Do the work: Sunday 06.01.13

Artwork by Betty Trotter
Artwork by Betty Trotter

When you buy a house that is perfect for you, you expect to feel like this.  But when you buy a house and you are emotionally spent already that might not be how you feel after you've signed all the paperwork and stepped outside.  I closed on my beautiful house on Friday, I signed the mountain of paperwork, promising to pay, and acknowledging god knows what.  As I walked out of the lawyer's office I expected to feel elated, but instead,  I kinda lost it.  By "lost it" I mean tears, not tears of joy, sobbing, sitting in my car looking like a ridiculous idiot sobbing at lunch time for no apparent reason.

I'm not entirely sure where these feelings came from, truth be told they caught me off guard.  The suddenness of the pain was astounding.  Pain, and sadness weren't the emotions I was expecting.  I was expecting elation, maybe even a flood of adrenaline.

I know I've made the right decision, I'm in love with my house.  I'm ready to move forward into the next chapter, but when I walked down the street with my house keys in hand I didn't feel elated, I felt empty.  I felt utterly empty and exhausted.  When our expectations of where we think we're supposed to be  or what we think we should be feeling aren't congruent with reality it can be jarring.

I'm proud of myself for many things in this last year.  I'm proud of myself for doing the work to open my yoga studio and not going completely insane in the process, for working hard at Lincoln, for always putting in the work at the end of a relationship to work through my feelings until they are completely processed.  I'm proud that I am a strong independent women who has the strength and the financial means to buy myself a house.  All of those things should be good, but even still I'm sad and upset.

A caring friend gently reminded me that what I'm feeling is normal, and it means I have more to learn, it means I have more work to do.  More reading, more journaling, more meditation.  More work.  period.  If you ever think to yourself  "I don't need to do the work, I don't need to be more introspective", you're probably in for a big wake up call.  It doesn't matter what your age is.  No matter how much self-work I've done I'm confident there will always be more.  If we simply float through life not looking closely at our emotions I ask "what kind of life are you really living?"  I know that if I do the work now this won't rear its ugly head unexpectedly 5 or 10 years from now.  I've got to dig deep and just deal what is coming up. Self work is not easy.  It's some of the hardest you can do, but I promise it's worth it.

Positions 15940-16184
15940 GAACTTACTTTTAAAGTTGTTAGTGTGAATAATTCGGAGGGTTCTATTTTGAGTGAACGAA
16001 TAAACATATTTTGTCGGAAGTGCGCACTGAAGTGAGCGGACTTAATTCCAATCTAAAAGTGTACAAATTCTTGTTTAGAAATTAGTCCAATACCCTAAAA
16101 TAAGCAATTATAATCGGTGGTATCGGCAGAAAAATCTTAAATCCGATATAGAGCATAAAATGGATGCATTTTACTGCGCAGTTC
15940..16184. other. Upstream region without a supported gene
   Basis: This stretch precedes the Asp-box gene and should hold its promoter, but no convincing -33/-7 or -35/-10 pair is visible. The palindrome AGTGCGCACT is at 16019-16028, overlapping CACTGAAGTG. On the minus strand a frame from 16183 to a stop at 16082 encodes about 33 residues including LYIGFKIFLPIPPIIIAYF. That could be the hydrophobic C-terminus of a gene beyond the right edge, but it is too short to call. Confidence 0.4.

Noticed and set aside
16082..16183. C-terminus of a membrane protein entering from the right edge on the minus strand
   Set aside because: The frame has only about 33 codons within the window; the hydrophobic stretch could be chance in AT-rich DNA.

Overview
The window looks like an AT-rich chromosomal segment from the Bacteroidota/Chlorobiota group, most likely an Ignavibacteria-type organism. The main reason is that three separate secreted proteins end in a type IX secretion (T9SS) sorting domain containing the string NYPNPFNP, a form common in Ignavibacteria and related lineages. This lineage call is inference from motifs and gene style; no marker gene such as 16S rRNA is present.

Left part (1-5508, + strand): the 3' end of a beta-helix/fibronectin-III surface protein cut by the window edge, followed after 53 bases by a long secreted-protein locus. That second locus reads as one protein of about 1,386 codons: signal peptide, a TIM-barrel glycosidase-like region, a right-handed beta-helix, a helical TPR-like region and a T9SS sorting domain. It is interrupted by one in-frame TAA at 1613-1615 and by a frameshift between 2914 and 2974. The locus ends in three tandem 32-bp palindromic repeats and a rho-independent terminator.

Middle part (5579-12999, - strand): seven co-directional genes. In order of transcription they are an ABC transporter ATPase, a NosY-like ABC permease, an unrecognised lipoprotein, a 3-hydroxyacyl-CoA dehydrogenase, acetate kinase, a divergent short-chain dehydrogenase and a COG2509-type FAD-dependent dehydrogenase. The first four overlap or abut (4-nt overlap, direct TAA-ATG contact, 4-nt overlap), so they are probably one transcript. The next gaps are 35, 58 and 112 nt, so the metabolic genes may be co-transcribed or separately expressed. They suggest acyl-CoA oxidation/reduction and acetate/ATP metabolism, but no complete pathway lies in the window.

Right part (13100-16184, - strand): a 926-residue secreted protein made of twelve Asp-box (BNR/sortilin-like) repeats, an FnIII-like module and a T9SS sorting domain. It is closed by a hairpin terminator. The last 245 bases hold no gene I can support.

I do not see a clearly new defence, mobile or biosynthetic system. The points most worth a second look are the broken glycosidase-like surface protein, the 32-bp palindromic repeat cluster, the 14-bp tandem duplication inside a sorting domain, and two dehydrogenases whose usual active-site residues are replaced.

In some way's this place where I am feels familiar.  I've been here before.  Do I really have to learn this lesson again?  Yes, I do.  I must have missed something the last few rounds so I've got to process it out once again.  We get the lessons we need until we don't need them again.  This I'm sure of.  Until I figure it all out, I'll do the work.

Thinking about little girls: Gut Instincts

Little Curly Haired Girl I finished reading " Lean in" this week by Sheryl Sandberg.  I'd strongly recommend you read it as well.  Frankly I think everyone should read it (man or woman).  It's got me thinking about many different aspects of the female life, not simply workplace related.

Given the current cross roads I've found myself in, I've been thinking about how we don't teach our children to trust their gut, especially our female children.  Maybe you are teaching your daughter how to trust herself and if so this is great, but looking back on my childhood trusting myself, my gut, my instinct was certainly not talked about or cultivated.  This is not a criticism to my parents, it's more a commentary on society in general.